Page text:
- Item Response Theory (IRT): A mathematical model of measurement in which candidates’ ability and item difficulty are converted to a single common scale that provides a standardized way of comparing candidates’ performance and item difficulty over multiple versions of an examination. (I.C.E. Terminology Task Force 13)
- Albano, T. Introduction to Educational and Psychological Measurement using R. https://creativecommons.org/licenses/by/4.0/. 2020.
- Bong, D. Fixed Form vs Adaptive Test Design in Language Proficiency Testing, Avast, https://avantassessment.com/blog/fixed-form-vs-adaptive-test-design-in-language-proficiency-testing.
- Frohn, S. Increase Security And Efficiency With Linear On The Fly Testing (LOFT), PSI, 25 May 2021, https://blog.psionline.com/certification/increase-security-efficiency-linear-on-the-fly-testing-loft.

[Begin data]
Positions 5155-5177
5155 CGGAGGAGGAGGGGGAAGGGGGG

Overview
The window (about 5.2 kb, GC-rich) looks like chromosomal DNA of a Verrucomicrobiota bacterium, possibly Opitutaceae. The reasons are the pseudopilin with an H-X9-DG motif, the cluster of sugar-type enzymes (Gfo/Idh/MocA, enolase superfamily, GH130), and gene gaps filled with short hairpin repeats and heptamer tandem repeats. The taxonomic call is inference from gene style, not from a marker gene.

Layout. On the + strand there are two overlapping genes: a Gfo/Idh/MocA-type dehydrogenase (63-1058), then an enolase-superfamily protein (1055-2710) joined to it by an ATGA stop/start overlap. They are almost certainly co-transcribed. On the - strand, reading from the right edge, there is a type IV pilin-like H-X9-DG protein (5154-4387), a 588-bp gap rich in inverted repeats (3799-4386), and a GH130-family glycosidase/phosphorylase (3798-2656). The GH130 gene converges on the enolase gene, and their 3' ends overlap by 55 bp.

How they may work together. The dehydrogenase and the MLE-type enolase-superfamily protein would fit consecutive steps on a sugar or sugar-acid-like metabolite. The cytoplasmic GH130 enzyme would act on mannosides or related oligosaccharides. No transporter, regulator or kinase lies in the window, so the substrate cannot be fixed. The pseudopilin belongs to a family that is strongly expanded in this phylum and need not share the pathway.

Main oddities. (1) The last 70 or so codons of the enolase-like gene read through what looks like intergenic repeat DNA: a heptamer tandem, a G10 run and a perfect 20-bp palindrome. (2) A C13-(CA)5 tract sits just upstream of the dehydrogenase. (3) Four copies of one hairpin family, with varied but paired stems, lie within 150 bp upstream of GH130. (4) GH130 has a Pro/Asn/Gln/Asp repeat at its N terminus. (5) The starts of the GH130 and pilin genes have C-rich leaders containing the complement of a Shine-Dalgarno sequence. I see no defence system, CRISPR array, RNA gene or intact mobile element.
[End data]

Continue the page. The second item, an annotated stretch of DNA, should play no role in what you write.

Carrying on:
- Henderson, J, editor. Certification The ICE Handbook. 3rd ed., Institute for Credentialing Excellence, 2019.
- I.C.E. Basic Guide to Credentialing Terminology. 2nd ed., Institute for Credentialing Excellence, 2020
- Knapp, L and Knapp, J. The Business of Certification: Creating and Sustaining a Successful Program. Association Management Press, 2017.